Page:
This article argues that existing accounts of the underdevelopment of 'Social Europe' have failed to adequately integrate the contending obstacles that explain the absence they rightly identify. It argues that by employing a critical realist methodology, including the concepts of generation, emergence, and stratification, it is possible to more adequately integrate knowledge of the obstacles to 'Social Europe'. Concretely, the article argues that obstacles to 'Social Europe' exist at three strata, constituted by institutional relations, political relations, and Europe-wide social relations, respectively. The underdevelopment of 'Social Europe' emerged from the institutional stratum, which in turn was generated (but not determined) by the underlying political relations, which were themselves in turn generated by EU-wide social relations. From this perspective, the oft-lamented absence of 'Social Europe' is an emergent property of underlying institutional, political and EU- wide social relations; its occurrence, therefore, is far less contingent than existing, less integrated, accounts suggest.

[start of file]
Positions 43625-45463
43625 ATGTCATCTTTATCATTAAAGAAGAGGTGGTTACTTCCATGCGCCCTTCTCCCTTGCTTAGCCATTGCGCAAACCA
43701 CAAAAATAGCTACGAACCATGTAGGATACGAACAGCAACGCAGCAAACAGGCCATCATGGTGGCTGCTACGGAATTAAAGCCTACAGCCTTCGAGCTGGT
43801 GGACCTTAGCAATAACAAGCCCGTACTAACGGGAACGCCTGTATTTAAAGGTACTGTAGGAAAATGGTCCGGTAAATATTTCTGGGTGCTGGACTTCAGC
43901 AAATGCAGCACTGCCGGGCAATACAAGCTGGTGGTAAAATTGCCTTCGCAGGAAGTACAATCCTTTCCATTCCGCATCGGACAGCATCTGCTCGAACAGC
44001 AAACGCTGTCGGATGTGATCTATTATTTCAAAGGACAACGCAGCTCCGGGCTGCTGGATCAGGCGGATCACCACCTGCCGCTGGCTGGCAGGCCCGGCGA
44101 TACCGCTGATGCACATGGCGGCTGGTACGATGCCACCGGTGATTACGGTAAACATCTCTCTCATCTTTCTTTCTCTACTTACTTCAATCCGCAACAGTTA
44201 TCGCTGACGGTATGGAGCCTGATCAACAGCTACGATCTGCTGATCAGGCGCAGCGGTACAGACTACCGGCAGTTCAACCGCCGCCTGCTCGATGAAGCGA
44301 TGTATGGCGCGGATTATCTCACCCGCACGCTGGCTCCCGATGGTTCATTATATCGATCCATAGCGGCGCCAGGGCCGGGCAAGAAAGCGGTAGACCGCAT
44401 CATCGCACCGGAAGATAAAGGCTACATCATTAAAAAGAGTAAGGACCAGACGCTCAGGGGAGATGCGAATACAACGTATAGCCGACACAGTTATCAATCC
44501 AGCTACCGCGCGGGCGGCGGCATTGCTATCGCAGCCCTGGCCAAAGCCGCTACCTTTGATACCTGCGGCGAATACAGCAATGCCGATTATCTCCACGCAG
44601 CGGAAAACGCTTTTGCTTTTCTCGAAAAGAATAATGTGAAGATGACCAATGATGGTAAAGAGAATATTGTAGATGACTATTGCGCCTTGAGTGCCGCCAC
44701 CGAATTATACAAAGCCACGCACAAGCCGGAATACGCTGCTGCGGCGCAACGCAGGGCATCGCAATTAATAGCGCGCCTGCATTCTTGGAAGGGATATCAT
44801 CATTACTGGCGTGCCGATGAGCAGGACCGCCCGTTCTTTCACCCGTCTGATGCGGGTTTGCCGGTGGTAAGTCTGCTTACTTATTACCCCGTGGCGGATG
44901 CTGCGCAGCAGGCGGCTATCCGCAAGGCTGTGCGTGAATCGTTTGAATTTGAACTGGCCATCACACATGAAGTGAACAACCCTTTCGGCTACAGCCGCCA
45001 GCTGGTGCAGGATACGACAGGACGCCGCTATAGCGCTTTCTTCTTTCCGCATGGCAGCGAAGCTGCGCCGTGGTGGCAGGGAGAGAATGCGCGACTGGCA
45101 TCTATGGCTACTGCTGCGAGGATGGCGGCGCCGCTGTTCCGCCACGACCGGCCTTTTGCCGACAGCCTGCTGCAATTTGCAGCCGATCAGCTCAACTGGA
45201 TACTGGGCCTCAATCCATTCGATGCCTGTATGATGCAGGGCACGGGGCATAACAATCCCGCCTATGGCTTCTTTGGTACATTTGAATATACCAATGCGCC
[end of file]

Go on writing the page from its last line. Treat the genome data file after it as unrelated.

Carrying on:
|Number of pages||14|
|Journal||Journal of European Social Policy|
|Publication status||Published - 1 Aug 2008|
- Workers' Consultation Directive
- 'Social Europe'
- critical realism
- social policy
- worker participation